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Bahia Antwren Herpsilochmus pileatus

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  • Bahia Antwren male
  • © Bruno RennĂ³

The Bahia Antwren is endemic to a relatively narrow coastal strip in Bahia, in eastern Brazil, where it is currently known from just ten localities; as a result of this, and ongoing forest destruction within its range, the species is categorized as Vulnerable by BirdLife International. The species is generally found alone or in pairs in relatively low-stature restinga woodlands, where it is most easily located by virtue of its vocalizations. It is a typical Herpsilochmus in its plumage, and this similarity to other congeners led to this species being widely overlooked, until the 1990s when it was realized that the birds in the Caatinga region and coastal Bahia possess different songs, and slightly different morphology, especially in females. Subsequent investigation demonstrated that the name Herpsilochmus pileatus was based on a specimen from the Bahia Antwren’s range, and therefore that the much more widely distributed populations in the Caatinga were in need of a new name.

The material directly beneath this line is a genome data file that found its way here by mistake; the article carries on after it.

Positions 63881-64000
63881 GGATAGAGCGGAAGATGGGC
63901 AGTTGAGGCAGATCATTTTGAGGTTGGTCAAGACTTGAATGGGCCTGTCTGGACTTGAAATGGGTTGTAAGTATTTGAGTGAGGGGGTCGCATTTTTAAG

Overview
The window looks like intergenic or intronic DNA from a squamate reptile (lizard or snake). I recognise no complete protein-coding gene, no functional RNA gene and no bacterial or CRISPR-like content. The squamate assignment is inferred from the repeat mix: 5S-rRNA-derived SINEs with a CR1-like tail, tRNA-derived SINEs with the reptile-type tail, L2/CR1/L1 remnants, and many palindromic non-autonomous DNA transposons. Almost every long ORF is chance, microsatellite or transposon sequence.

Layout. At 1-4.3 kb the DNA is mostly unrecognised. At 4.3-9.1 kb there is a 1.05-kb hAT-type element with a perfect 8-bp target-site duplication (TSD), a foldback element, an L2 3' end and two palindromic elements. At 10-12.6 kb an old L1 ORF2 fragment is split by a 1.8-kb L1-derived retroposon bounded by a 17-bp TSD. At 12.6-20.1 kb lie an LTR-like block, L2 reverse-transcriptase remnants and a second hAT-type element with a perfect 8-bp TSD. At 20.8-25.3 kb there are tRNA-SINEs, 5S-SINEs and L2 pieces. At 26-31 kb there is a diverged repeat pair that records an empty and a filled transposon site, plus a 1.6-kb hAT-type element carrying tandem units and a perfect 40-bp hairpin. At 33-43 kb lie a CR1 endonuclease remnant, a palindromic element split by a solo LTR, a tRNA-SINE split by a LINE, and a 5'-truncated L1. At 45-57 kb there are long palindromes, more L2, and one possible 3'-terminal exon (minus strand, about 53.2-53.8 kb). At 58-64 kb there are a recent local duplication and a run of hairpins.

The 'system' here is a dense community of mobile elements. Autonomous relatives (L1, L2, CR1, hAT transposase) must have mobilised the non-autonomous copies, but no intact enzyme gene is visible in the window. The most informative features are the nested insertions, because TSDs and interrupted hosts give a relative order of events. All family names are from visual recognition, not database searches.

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Song

© Kevin J Zimmer

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  • Year-round
  • Migration
  • Breeding
  • Non-breeding

Recommended Citation

Bahia Antwren (Herpsilochmus pileatus), version 1.0. In Neotropical Birds Online (T. S. Schulenberg, editor). Cornell Lab of Ornithology, Ithaca, New York, USA. retrieved from Neotropical Birds Online: https://neotropical.birds.cornell.edu/Species-Account/nb/species/bahant1